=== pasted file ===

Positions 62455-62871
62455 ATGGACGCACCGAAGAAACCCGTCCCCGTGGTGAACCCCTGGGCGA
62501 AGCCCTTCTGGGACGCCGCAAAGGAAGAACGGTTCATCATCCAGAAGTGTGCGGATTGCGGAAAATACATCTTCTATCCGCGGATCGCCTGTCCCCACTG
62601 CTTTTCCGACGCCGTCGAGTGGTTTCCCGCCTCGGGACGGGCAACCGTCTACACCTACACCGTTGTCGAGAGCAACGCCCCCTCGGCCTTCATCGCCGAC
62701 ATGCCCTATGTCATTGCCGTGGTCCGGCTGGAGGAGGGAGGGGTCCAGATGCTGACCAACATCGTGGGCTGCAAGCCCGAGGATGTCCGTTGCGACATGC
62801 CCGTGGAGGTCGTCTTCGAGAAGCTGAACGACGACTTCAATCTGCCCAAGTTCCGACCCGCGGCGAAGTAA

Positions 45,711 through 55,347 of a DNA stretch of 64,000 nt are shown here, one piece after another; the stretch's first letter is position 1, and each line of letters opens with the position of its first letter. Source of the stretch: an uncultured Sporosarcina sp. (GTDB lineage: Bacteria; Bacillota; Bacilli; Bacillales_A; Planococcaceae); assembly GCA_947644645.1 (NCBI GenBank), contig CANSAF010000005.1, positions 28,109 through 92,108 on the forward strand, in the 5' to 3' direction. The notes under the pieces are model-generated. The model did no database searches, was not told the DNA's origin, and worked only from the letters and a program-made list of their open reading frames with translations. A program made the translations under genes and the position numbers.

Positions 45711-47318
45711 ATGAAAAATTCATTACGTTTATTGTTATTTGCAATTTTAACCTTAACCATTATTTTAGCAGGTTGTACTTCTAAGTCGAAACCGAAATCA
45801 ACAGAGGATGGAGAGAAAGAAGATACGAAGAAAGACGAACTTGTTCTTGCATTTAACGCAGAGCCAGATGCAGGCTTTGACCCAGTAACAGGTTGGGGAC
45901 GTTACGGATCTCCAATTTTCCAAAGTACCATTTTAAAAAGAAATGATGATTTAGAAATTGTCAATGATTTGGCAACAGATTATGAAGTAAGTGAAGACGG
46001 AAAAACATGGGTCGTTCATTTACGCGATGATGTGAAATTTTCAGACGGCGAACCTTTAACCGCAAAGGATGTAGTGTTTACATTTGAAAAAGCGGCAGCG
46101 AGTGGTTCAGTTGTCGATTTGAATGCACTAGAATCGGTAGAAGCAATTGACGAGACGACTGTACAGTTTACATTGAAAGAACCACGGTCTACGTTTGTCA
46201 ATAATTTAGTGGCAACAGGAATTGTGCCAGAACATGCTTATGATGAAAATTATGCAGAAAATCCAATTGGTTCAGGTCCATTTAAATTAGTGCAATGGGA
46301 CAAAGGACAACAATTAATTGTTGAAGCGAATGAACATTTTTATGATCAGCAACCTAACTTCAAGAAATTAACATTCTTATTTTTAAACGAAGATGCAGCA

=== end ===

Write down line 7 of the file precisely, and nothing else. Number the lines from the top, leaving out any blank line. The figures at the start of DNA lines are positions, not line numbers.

Positions 45,711 through 55,347 of a DNA stretch of 64,000 nt are shown here, one piece after another; the stretch's first letter is position 1, and each line of letters opens with the position of its first letter. Source of the stretch: an uncultured Sporosarcina sp. (GTDB lineage: Bacteria; Bacillota; Bacilli; Bacillales_A; Planococcaceae); assembly GCA_947644645.1 (NCBI GenBank), contig CANSAF010000005.1, positions 28,109 through 92,108 on the forward strand, in the 5' to 3' direction. The notes under the pieces are model-generated. The model did no database searches, was not told the DNA's origin, and worked only from the letters and a program-made list of their open reading frames with translations. A program made the translations under genes and the position numbers.